The Oldest Lutheran Church In Kittson County
David M. Ingeman
The Red River Evangelical Lutheran Church, mother churchof the Northern Minnesota Synod was organized on October 8, 1881.
Before this organization could come about, a lot of planningand work was done. One of the biggest concerns of the early pioneers wasthat they have a place of worship. Among the first settlers to arrive in1879 are such names as Lars Mattson, Nels Hanson, J. P. Johnson and JohnOlson. Most of the families came directly from Sweden and Goodhue Countyin Southern Kinnesota.
The first pastor to visit this early settlement was Rev.J. C. Cavallin from Moorhead, Minnesota. He had been invited by one ofthe settlers. He came in April of 1881, but because of major floading inthe area could only get as far as Hallock, Minnesota so returned in May. According to records he held two services at Lars Eklunds and J. P. Strandells. These are the first Lutheran services held in Kittson County.
Later in September, 1881, the Minnesota Conference sentPastor Jonac Lagerstrom of St. Peter to work in this area for a month. Ata service held in September it was decided to establish an Augustana congregationand the following notice was published and sent out.
Notice is hereby givin that a meeting will be held forthe organization of a Swedish Evangelical Lutheran Church at the residenceof Lars Mattson, in Section 24, Township of Red River, at 10 o'clock, October8, 1881.
At this organizational meeting, Pastor Lagerstrom presided. There were forty four charter members and thirty five children.
For many years this church was served by students and pastorswho stayed only for a short time. When there was no pastor the familieswould worship together anyway with one of the men of the congregation readingthe Bible and everybody joining in discussion and singing of hymns. Theywere determined to keep their congregation going and carrying on the workof God.
In 1882, one of the pastors who visited the newly organizedcongregation wrote about his visit: I stayed at, the Mortenson home andhad two services, one in the Mortenson home and a communion service in aschoolhouse in Red River township. At this service there was one man whotried to lead the singing of Psalm 154 in all the melodies found in thePsalm book. The services were well attended. The schoolhouse was well filledeven though very few of the people had horses at that time. One of theMortenson sons took me back to Kennedy with a pair of two year old calves.
In the spring of 1883, another pastor, Reverend L. A. Hokansonwas called to visit the mission field in the Red River Valley. He toldthis amusing report. "I arrived in Kennedy in the latter part of Aprilbut no one was there to meet me even though I had written of my coming. Finally I found a Swede who lived nine miles southwest of town. He tookme to his home for the night. It took us three hours to get to his homefor the snow was soft and deep. The horses had a hard time getting through. The next day we started out for Mortensons where the service was to beheld. We went by wagon in a heavy downpour of. rain. Just before we gotto Mortensons we had to cross a coulee and we got stuck in a hole. Allof us managed to scramble through the slush to the house except one oldgrandma who sat in the wagon in the rain for two hours. It took severalhorses to pull out the wagon. In spite of the weather and bad roads theservices were well attended and the people eager to hear the word of God."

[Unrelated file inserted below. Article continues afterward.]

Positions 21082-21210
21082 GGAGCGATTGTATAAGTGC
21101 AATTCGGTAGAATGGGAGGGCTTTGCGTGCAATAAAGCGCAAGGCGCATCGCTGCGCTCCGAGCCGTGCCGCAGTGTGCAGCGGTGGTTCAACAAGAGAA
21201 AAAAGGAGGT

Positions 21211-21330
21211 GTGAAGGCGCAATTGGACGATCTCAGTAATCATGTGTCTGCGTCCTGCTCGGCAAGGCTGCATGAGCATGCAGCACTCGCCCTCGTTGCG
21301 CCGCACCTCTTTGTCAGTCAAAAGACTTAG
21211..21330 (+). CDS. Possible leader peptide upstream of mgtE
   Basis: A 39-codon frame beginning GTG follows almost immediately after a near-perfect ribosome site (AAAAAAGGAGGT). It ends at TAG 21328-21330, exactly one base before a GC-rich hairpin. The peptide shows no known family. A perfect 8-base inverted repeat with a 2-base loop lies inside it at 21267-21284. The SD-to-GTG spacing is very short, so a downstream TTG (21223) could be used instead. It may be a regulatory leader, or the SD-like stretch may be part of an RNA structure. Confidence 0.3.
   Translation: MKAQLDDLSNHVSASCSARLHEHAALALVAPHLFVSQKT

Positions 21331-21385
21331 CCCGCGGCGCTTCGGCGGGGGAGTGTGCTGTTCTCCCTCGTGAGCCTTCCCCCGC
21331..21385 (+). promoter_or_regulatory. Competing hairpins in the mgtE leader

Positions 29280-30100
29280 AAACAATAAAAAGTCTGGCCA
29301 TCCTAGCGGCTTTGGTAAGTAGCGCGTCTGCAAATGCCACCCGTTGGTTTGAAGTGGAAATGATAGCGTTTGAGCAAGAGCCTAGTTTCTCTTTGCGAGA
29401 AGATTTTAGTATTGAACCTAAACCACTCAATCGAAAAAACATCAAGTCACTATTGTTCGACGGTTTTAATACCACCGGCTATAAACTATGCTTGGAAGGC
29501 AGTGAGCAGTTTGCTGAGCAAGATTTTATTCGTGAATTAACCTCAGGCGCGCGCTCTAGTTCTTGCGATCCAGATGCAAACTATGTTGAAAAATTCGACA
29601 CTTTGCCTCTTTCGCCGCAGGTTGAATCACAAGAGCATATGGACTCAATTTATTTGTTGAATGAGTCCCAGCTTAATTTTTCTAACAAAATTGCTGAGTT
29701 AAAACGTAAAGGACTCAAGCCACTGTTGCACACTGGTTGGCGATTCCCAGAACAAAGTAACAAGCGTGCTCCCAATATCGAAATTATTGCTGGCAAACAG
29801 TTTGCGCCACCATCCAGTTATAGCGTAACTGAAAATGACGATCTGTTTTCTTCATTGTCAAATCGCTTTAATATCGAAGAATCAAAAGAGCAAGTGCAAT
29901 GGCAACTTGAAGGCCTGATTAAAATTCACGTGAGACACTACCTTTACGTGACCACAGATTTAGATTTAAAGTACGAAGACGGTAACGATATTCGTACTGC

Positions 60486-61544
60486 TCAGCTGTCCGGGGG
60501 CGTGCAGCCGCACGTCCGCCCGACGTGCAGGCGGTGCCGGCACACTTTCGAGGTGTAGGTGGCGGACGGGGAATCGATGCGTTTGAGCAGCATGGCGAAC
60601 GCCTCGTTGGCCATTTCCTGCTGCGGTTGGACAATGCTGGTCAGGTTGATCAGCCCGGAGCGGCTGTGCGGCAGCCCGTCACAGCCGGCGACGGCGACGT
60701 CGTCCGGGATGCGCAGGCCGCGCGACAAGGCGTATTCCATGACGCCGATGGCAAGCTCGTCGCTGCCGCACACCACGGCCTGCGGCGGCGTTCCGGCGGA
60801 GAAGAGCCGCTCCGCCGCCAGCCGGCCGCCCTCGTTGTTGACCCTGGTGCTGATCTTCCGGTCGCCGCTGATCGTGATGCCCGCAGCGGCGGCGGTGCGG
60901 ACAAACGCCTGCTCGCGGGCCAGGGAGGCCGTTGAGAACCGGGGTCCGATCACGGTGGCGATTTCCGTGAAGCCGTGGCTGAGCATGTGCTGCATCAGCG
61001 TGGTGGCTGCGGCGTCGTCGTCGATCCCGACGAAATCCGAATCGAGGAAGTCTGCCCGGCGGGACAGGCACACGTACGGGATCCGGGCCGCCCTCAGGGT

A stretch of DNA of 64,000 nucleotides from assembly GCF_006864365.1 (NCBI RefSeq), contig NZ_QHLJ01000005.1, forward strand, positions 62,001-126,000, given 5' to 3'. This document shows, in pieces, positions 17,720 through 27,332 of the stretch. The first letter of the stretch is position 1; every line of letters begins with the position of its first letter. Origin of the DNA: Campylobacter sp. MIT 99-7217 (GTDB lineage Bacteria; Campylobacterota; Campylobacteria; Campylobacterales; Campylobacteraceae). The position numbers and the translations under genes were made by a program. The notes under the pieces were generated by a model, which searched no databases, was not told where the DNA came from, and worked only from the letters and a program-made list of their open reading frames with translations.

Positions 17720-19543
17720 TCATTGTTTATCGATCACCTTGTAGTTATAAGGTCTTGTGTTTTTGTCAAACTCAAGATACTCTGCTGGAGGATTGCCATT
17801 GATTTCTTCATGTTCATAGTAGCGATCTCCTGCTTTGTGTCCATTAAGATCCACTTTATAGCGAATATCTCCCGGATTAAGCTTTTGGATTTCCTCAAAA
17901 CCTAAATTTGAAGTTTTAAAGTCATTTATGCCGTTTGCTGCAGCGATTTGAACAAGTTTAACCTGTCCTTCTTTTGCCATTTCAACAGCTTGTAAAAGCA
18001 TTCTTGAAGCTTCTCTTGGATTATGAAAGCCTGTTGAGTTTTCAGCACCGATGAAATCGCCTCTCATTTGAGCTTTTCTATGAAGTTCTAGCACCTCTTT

In 1883, Pastor L. G. Almen came and confirmed the firstclass, which, had been instructed by a student named Brown. There wereseven confirmants in this first class.
From 1882 to 1885, different locations were consideredand plans made for a church building. In June 1885, the present locationwas approved and accepted by the congregation. The site was five acresof land, a gift from Mons Smith. At a meeting in December, it was decidedto build a thirty by fifty church at a cost not to exceed 915 dollars. Funds were solicited and the church was built in 1886, a dream fulfilledfor these early settlers.
The first permanent pastor was Rev. S. G. Swenson who stayedtwo years. The pastor's salary was set at 350 dollars a year and he wasto use one fourth of his time on the Home Mission field at whatever salaryhe could get.
In 1892, Pastor L. P. Lundgren accepted the call to theparish and served faithfully in this field for thirty one years. Now thechurch had regular services, Ladies Aid was organized, church choirs andSunday Schools started. Under his leadership the church prospered, improvementswere made and the congregation enlarged.
From 1892 to 1906, it is recorded Pastor Lundgren baptised897 children. The church together with all his confirmants erected a monumentto his honor in thankful remembrance of his 31 years of faithful servicein the Parish. It was unveiled at the Golden Jubilee in 1931 at the cemeteryadjoining the church.
Before 1925, all the services had been in Swedish, nowit was decided half of the morning and afternoon services should be English.It wasn't long before all services were Engish.
The next pastor, Walford E. Erickson, served 17 years andseveral other ministers have since served this parish. The church has beenmoved to a new spot on the same grounds and put on a full basement.
Extensive remodeling has been done at intervals, alwayskeeping up with the changing times. This little country church still hasan active congregation, sharing a pastor with its sister church in Hallock. Although the trend is to bigger urban churches. The Red River EvangelicalLutheran Church still stands majestically calling the country people toworship.
Diamond Anniversary 1881 - 1956